"There is nothing to writing. All you do is sit down at a typewriter and bleed," Hemingway once said. Can relate. But why do we still do this? I don't know, I guess we just like to tell stories. Is there a magic pill? An instruction? A step-by-step tutorial on how to make your writing less painful? It seems not. But, sooner or later, you slowly learn to live with it. That's the simple answer.
Alrighty, let’s take it seriously. Today we’ll show you how to write. I mean, physically. How to get this business done with Story Architect by your side. How to focus on the process of writing in the 10 percent of the time we’re distracted from social media. Welcome, top-10 writing tips. An ultimate guide by STARC team.
This is a muscle that must be developed. If there is no discipline, there will be no result. Trivial, but true. Just give yourself (or someone else) a promise to write every day. Yeah, that stuff is HARD. But do it wisely – write early in the morning (before anything distracts you) or late in the evening (after anything distractive falls asleep). Check your most productive writing cycles in the STARC statistics module. And also try a timer for writing sprints! You can activate it in the app for 25 min with short breaks for 5-10 min ("Pomodoro" method) or choose your own timing.
This is one of the most important things in our job. One of your hemispheres is responsible for creativity, the other is constantly criticizing your own work. A screenwriter's job isn't to write, it's to rewrite. If you're stuck in one place every time, you just don't get ahead. But when you turn your brain off, a miracle usually happens, and the solution either comes later on its own or becomes irrelevant. Try, without distractions, to finish your draft by turning off your inner critic, and you'll see how that makes the whole process easier.
That's a law. It's always awful, just get over it. Call it a "zero draft" if it’ll make you get rid of it easier. The first draft you finish is just a half-way to the real first draft. Keep all of them in the STARC project – create multiple drafts to develop several variants of the story simultaneously.
It’s a simple rule, but so easy to break. Remember how many times you have cursed yourself after saying, "well that's for sure I won't forget," – and forgot. Use a voice recorder, any piece of paper at hand, and, surely, STARC notes to keep your ideas safe and sound.
It's about the fact that statistically not every project you do will succeed. Don't don't cry, don't think you're a genius who hasn't been understood. The thing is, those ideas will help you further and become part of some new story. The time you spend convincing producers to believe in your project can be successfully spent on a new one. Tough, but fair.
Also, don't be afraid to throw away some parts from the script. This applies to text, jokes, scenes, reprises, characters, entire episodes, and even locations. Anything that needs to be cut, but you really don't want to - you have to cut. Of course, if it works for the story.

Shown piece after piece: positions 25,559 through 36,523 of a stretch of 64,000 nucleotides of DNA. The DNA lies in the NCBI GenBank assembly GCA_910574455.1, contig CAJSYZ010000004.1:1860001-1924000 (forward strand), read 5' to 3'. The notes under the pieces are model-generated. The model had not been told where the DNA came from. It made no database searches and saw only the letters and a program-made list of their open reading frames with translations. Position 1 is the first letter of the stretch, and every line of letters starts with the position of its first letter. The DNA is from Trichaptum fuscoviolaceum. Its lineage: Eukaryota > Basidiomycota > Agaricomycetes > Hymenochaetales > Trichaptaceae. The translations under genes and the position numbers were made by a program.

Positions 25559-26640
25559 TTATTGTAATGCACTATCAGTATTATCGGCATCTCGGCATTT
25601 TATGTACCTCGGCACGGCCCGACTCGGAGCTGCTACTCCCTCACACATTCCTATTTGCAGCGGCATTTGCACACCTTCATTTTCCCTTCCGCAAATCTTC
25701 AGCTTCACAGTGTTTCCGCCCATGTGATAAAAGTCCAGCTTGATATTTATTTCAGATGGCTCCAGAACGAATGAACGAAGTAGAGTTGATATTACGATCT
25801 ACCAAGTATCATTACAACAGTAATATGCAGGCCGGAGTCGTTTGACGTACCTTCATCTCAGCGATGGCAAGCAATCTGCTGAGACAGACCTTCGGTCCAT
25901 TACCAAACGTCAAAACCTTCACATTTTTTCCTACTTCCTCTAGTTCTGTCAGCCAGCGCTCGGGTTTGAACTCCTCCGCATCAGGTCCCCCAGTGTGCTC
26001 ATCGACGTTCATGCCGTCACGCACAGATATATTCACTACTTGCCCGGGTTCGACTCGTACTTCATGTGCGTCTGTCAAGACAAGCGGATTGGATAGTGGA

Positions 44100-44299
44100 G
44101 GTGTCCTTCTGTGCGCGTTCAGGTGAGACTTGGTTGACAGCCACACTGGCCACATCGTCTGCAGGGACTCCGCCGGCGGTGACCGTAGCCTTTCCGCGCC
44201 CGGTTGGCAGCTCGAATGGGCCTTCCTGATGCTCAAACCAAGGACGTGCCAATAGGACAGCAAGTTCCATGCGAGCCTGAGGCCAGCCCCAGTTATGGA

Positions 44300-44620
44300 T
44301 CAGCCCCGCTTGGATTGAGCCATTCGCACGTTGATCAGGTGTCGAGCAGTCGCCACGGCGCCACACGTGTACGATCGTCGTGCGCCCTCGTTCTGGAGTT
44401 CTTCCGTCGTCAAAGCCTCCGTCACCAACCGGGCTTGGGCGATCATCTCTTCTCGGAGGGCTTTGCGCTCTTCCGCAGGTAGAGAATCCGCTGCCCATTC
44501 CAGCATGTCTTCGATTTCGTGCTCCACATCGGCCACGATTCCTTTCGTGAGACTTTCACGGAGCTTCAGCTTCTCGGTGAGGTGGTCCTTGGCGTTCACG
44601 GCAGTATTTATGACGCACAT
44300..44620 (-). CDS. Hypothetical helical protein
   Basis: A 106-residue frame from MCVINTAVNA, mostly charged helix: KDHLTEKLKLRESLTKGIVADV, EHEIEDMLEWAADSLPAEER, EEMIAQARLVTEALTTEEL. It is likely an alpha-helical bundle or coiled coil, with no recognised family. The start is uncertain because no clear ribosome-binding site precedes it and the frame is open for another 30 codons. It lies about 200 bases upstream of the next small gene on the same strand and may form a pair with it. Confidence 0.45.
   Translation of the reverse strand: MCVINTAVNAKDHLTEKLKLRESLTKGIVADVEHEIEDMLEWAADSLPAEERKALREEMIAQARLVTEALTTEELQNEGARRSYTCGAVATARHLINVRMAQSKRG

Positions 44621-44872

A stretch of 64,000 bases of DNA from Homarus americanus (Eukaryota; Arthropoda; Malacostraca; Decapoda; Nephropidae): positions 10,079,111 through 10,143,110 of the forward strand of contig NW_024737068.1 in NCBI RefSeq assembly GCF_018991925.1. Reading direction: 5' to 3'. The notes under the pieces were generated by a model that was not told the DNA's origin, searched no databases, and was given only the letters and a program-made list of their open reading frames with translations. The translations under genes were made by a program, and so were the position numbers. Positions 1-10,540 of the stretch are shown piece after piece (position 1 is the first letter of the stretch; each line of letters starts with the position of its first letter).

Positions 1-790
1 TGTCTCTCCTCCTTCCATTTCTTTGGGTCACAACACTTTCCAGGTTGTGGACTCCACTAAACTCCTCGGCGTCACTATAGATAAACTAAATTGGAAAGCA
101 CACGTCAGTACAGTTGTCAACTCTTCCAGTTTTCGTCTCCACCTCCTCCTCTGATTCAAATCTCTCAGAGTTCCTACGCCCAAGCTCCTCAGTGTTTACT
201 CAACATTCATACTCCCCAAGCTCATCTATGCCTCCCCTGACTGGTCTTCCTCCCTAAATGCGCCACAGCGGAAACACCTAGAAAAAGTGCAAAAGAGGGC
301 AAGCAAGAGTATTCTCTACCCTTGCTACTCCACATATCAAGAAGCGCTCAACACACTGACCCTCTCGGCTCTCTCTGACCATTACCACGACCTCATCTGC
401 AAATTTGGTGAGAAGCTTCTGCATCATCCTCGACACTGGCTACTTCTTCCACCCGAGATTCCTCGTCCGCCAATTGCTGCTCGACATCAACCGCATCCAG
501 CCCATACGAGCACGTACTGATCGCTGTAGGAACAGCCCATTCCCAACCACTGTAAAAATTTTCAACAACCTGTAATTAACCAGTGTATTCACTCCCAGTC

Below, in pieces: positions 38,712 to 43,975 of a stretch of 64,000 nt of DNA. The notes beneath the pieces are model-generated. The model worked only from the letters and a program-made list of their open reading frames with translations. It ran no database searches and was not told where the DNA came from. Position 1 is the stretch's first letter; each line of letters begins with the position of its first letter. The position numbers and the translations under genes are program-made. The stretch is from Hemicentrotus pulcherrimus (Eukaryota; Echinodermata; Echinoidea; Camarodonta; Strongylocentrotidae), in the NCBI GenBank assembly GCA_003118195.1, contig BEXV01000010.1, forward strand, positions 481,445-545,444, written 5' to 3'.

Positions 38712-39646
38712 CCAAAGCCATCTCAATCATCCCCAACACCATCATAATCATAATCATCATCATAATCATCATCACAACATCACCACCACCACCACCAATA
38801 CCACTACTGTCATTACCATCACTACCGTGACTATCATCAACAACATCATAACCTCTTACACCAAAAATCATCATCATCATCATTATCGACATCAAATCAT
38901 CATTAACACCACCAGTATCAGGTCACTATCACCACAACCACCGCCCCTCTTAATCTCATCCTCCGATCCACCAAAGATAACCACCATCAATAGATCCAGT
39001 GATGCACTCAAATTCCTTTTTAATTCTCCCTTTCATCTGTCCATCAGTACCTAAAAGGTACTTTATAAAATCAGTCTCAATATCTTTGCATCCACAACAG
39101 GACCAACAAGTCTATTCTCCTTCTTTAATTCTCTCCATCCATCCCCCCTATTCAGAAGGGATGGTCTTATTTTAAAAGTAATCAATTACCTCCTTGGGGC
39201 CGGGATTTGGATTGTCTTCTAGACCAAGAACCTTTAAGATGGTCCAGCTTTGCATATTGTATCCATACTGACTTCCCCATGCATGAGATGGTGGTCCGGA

And that doesn't mean you should only write what you ALREADY know about. It's about research. Research is everything. You want to save time - study the topic thoroughly, talk to people, study their professions. That's the only way. All the additional materials, including notes, interviews, photos and maps can be stored within one project in STARC so that you don’t miss any detail.
It motivates and solidifies the writer-producer relationship.
Everyone has heard the expression "Steal like an artist". Filmmaking is 90% references. Everyone is inspired by each other or doing homages to their idol-teachers. And that's absolutely cool. But making a stupid copy is not cool at all. Anyway, The Simpsons already did it.
Don't write only at home or in the office. Sit in a cafe, a co-working space, a teahouse, a summer house. Don't know why, but it works. STARC will be of much use here – TEAM version synchronizes the project across all your devices, so you can easily work from your office computer one day, and your laptop the other.
Brain is a muscle. If you stop training, your state gets worse. Of course there has to be a rest, too. But then you have to switch off as much as possible so you can recover. Brain works pretty funny: you put some info into it, and it processes it and suddenly gives you a ready answer in the middle of the night. But only if it's trained for it. So generate ideas all the time. A great solution to break writer’s block can be STARC AI – just come up with a topic and our AI tool will give you its version of the script. It can switch on your own creative process because to start from a not-blank page is always easier.
All in all, inspect your writing style and figure out what of these (or other) life hacks work for you. Story Architect team is trying to make the app convenient for any type of writer, that’s why all the tools can be customized to meet your needs. It’s time to start writing – the rest will follow.